Issaquah Women’s Club gives $5,000 to local organizations

July 15, 2014

The Issaquah Women’s Club gathered June 5 to distribute over $5,000 in donations to local organizations.

The recipients were the Issaquah Food & Clothing Bank, Echo Glen to support its canine program, Life Enrichment Options, Issaquah Parks & Recreation Department, Issaquah Community Services and Eastside Baby Corner.

Contributed An Echo Glen student works with Oreo, a dog in its canine program. The organization recently received funds from the Issaquah Women’s Club.

Contributed
An Echo Glen student works with Oreo, a dog in its canine program. The organization recently received funds from the Issaquah Women’s Club.

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Issaquah Valley Elementary School’s ‘guardian angel’ wins state award

July 1, 2014

Suzie Kuflik receives $500 check from WEA

Suzie Kuflik received statewide recognition May 30 from the Washington Education Association Minority Affairs and Human Rights Committee, for bringing the Angel Program to Issaquah Valley Elementary School.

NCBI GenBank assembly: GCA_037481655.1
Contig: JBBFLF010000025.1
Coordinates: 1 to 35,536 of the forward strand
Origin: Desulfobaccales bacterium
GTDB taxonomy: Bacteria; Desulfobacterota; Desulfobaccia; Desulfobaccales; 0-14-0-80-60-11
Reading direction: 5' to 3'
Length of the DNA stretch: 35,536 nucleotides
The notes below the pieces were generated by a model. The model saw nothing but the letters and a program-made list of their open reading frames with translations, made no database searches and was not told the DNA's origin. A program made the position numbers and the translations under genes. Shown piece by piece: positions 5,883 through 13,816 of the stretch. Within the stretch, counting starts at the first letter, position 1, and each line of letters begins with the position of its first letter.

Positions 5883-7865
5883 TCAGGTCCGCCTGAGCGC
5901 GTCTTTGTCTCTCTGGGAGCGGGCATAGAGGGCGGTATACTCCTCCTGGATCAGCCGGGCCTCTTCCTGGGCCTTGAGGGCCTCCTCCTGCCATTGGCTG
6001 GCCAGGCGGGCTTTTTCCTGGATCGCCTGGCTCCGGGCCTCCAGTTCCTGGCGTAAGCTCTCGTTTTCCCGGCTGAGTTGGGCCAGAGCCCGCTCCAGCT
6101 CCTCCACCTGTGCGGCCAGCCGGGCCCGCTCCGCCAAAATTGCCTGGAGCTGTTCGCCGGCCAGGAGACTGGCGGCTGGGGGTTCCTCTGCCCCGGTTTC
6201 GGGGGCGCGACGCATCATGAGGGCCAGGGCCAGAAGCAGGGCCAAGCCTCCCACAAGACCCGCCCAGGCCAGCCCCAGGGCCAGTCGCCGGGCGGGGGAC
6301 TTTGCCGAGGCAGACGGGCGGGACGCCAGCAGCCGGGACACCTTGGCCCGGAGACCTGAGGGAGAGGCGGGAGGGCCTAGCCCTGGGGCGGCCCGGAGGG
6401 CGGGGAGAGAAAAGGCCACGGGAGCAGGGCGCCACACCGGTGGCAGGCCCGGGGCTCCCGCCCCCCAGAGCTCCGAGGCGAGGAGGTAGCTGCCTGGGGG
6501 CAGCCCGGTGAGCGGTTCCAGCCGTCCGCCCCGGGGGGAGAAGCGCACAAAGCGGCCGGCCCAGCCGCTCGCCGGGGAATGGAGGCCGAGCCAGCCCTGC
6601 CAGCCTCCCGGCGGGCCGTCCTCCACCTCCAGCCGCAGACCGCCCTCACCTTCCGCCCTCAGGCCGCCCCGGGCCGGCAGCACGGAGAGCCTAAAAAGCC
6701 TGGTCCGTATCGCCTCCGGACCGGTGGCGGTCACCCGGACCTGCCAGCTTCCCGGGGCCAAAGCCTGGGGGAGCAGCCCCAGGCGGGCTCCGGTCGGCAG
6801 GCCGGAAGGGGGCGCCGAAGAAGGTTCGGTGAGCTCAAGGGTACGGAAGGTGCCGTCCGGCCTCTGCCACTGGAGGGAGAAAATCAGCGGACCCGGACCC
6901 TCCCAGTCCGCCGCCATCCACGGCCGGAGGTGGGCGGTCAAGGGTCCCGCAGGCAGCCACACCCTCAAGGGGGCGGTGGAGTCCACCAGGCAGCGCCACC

The award came with a $500 check, which Kuflik donated to the Issaquah Food & Clothing Bank, where she frequently volunteers.

Among her efforts to better the Issaquah community, Kuflik created the Angel Program to pair students in need with “adopted families.”

Those families are given the age, size and gender of their child to provide basic necessities, though many donate additional gifts. The Angel Program’s work has inspired other schools in the Issaquah School District to adapt the program to help more students.

By Rachel Osgood Suzie Kuflik (left) is presented with a $500 check by Stephen Miller, vice president of the Washington Education Association, as part of a state award. She then donated the check to the Issaquah Food & Clothing Bank.

By Rachel Osgood
Suzie Kuflik (left) is presented with a $500 check by Stephen Miller, vice president of the Washington Education Association, as part of a state award. She then donated the check to the Issaquah Food & Clothing Bank.

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City weighs needs as 200 bus comes to end of the line

June 24, 2014

As Issaquah’s 200 “freebee” bus faces Metro Transit’s chopping block, city officials are evaluating alternatives.

After the failure of April’s Proposition 1, which would have given King County Metro Transit the necessary funds to avoid service cuts, the regional authority plans to begin phasing out 17 percent of its routes in September. The 200 is among those routes.